The number of people starting to ditch meat and animal products—or at least cut down on them—has exploded in the past five years as society becomes more educated about humane practices in the food industry and the impact of factory farming on global warming.
The millennial generation in particular has already established a record of being more plant-based in their diets and Gen Z is already purchasing more meat-free options than any other generation has.
However, the word “vegan” still has embedded associations for the average customer about being tasteless food that’s either tofu or a salad, and as vegans only make up about 6 percent of the population, non-vegans are definitely a demographic that needs to be paid attention to by dining service providers.
That’s where Not Junk Food (NJF) comes in. Unlike most vegan concepts, the Restaurant Associates (RA) developed concept tries not to use the “V” word at all even while it is completely sustainable, cruelty-free and—crucially—delicious. The completely plant-based dishes are direct plays on recognizable fast food meals with selections like the Big IMpACT and Taco-Well Crunch, both of which incorporate the Impossible Burger vegan meat substitute product.
“NJF offers a nice middle ground for all of our customers,” says Matt Pisano, RA’s senior marketing manager, who helped developed the concept along with Tim Buma, director of culinary innovation, and Mike Smith, executive chef for RA at the Culinary Institute of America (CIA), where the concept was piloted. “Every company has a local, sustainable, plant-based program that hits on all the buzzwords but not like this. Vegans can finally feel full from a meal and indulge while meat eaters can feel better about their dining decision because they’re helping out the environment and eating less meat. It’s plant-based meals for people who love meat.”
Menu items in addition to the Big IMpACT and Taco-Well Crunch include vegan versions of mac ‘n cheese, Philly cheese steak, a Carolina BBQ pulled “pork” jackfruit sandwich, Buffalo hot wings, Coney Island carrot dog and hot Reuben seitan sandwich.
The dishes not only benefit employee health and the environment but are an attractive option for the foodservice operation as well since, aside from the Impossible Burger meat substitute product, the station has a relatively low food cost while being able to set a price point for the items equal to the traditional versions. Meanwhile, dishes incorporating Impossible Burger components are priced higher as the product is costlier than the beef it replaces.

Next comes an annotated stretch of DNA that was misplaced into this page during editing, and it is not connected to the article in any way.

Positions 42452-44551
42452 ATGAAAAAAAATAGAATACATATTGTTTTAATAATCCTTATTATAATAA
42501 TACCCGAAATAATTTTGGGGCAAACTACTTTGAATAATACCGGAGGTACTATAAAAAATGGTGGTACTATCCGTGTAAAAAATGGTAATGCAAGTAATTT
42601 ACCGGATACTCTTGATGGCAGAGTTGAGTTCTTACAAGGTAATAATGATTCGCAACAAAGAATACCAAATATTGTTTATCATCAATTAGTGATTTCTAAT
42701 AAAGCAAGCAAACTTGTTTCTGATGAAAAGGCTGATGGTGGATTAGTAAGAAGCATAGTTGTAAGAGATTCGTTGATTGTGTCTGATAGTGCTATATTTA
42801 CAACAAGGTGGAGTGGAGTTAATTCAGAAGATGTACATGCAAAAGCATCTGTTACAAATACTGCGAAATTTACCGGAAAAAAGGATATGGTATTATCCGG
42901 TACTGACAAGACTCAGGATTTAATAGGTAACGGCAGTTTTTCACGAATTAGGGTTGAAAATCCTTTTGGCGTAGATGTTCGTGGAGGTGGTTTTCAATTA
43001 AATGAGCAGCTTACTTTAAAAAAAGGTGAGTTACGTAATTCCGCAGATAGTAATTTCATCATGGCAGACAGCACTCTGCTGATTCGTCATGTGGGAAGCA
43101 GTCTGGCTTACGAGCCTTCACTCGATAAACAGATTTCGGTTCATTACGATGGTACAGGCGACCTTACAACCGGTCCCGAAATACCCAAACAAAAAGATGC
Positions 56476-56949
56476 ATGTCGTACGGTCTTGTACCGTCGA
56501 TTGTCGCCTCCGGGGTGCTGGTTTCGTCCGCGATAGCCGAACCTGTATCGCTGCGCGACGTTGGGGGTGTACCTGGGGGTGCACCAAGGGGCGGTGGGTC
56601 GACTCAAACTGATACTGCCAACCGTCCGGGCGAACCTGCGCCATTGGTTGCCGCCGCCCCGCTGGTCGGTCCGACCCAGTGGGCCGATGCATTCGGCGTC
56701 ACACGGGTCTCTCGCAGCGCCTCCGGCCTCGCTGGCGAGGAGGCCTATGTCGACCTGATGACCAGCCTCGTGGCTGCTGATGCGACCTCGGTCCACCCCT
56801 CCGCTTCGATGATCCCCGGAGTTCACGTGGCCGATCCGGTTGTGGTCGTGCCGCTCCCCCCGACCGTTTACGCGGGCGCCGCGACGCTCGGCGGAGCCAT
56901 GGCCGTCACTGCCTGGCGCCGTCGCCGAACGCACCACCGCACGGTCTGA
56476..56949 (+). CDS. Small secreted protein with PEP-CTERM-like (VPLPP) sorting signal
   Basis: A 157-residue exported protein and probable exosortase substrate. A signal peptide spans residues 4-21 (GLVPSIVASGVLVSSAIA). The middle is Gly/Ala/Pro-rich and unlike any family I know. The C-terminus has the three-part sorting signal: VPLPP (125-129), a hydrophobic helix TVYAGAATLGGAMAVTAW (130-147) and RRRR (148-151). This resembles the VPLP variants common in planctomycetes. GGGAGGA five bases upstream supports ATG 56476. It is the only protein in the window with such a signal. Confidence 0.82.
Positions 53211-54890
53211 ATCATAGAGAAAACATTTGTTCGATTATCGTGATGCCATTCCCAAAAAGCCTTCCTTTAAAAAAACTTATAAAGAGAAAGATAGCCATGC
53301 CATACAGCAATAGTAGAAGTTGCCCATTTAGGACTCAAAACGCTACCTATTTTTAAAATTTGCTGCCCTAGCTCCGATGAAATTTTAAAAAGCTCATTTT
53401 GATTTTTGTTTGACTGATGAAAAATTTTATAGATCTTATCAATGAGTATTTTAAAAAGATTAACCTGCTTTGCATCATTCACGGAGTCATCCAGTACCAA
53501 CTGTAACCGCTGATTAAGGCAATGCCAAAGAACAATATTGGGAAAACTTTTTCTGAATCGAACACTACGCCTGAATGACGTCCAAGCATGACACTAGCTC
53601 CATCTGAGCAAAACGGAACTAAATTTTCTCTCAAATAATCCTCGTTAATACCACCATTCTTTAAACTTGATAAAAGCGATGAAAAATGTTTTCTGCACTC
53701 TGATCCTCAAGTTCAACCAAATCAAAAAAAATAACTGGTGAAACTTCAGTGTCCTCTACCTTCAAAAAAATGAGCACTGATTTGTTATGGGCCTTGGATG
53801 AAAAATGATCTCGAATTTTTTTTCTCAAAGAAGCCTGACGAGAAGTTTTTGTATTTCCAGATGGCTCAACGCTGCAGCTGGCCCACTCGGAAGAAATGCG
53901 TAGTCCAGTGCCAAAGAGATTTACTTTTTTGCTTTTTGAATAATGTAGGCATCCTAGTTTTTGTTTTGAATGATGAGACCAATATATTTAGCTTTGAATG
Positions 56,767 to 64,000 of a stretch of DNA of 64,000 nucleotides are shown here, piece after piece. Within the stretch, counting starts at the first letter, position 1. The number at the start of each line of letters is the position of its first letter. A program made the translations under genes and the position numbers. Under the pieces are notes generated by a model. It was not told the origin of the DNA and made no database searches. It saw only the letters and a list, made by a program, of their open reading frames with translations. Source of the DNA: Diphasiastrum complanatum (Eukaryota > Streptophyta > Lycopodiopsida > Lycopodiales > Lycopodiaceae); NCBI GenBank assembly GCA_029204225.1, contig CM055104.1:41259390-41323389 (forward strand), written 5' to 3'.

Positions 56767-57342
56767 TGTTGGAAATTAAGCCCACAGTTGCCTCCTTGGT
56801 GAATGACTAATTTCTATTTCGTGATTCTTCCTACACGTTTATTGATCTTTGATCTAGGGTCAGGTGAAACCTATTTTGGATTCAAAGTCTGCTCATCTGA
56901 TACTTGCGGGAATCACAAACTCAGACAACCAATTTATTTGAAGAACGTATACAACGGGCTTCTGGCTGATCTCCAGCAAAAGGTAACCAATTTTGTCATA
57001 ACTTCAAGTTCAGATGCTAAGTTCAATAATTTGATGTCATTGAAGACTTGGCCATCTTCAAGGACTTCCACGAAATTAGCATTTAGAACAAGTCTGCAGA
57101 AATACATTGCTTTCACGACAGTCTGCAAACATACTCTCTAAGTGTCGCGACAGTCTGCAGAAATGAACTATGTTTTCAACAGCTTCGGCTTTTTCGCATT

After its pilot period at the CIA, Not Junk Food was added to a handful of other accounts, then launched companywide this past May.
The program is adaptable to different account environments and has been implemented at various sites as a “Grill Takeover,” as an action station and as a chef’s table, depending on account size, population and guest habits. The largest check average differential—about 40 percent!—was as a grill station replacement, due largely to the price point uptick, while the number of covers was about the same as usual. However, when sampling was done, covers grew by an average of 7 percent. Also, encouragingly, numbers have tended to improve slightly when the program was run for a second time.
“Once customers try the product and understand what’s happening with the program, word of mouth spreads quickly within the account,” offers Pisano.
Marketing and branding are two critical pieces of the program because of the learning curve and debunking what a “vegan” program is. Aside from avoiding the “V” word, it highlights slogans like “no animals harmed” and “food that does good but tastes better” to help create a halo effect that implies that guests can make the world a little better by simply trying what the station has to offer. Meanwhile, to “toughen” the brand’s image, the illustrations and logo consciously imitate an old-school tattoo style with inspiration drawn from noted tattoo artist Jerry Sailor.
“A lot of people thought we were lying and some vegetarians and vegans were actually hesitant to try it, continually asking us ‘are you sure there’s no meat?’” Pisano laughs. “Guests loved the fast food tie in and we continually got feedback that it was better than the real thing. Many guests commented how great it was that it’s guilty pleasure food that they can just feel better about enjoying. We can say with confidence that the program is vegan-tested and meat-lover approved!”Impossible Burger branded vegan meat substitutes play a critical role in a number of Not Junk Food recipes.